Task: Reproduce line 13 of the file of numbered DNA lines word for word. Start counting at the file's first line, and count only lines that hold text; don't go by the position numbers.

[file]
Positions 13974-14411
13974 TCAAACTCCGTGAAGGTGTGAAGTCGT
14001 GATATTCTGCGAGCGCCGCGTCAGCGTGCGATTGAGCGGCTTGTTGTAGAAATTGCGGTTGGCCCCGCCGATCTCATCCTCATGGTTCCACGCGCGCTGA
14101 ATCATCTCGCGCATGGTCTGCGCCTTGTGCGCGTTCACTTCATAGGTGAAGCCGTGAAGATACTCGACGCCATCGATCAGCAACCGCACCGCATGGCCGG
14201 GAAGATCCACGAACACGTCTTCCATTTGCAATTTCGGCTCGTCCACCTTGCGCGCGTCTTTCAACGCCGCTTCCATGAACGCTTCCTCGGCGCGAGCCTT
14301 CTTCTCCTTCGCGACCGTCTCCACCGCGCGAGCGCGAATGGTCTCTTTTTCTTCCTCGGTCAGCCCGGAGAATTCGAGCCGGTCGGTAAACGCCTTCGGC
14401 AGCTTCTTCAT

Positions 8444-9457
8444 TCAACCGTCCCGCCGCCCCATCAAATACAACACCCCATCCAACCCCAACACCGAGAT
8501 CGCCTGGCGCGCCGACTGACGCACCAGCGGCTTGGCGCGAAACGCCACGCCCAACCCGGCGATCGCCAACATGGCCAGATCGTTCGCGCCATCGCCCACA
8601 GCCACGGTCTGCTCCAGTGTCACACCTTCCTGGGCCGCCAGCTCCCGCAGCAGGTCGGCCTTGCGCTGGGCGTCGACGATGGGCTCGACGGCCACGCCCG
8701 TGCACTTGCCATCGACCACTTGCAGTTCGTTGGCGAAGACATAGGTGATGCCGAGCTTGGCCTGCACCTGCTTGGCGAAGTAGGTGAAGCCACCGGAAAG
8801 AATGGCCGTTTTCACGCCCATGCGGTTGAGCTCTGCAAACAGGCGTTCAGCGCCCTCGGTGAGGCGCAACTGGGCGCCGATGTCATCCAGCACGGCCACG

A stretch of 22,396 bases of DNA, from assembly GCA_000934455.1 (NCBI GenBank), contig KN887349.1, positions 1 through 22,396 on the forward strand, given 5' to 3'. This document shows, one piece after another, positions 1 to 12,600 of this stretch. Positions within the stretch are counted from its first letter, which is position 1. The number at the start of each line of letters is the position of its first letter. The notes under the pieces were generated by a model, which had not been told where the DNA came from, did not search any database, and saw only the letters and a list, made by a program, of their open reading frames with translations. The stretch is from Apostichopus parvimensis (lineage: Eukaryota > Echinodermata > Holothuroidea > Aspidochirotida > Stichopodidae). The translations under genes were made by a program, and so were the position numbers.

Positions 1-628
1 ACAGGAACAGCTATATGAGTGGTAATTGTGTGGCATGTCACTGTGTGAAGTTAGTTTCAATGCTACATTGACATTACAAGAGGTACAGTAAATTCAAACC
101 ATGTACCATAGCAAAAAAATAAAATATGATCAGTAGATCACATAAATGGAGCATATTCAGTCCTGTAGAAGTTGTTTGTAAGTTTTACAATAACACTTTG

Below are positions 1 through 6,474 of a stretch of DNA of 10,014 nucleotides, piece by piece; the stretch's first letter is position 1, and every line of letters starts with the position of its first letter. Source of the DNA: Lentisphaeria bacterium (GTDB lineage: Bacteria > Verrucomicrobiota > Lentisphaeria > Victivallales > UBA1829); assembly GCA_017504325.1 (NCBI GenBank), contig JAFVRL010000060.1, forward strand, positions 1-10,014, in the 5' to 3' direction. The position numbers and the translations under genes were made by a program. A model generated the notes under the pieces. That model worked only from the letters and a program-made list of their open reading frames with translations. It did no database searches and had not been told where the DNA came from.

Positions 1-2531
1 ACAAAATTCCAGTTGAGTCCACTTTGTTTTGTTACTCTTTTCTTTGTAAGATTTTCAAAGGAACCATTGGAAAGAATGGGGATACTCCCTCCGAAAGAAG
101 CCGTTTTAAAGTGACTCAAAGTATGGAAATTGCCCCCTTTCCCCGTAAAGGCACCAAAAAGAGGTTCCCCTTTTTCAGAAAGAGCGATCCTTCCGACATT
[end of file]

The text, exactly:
8801 AATGGCCGTTTTCACGCCCATGCGGTTGAGCTCTGCAAACAGGCGTTCAGCGCCCTCGGTGAGGCGCAACTGGGCGCCGATGTCATCCAGCACGGCCACG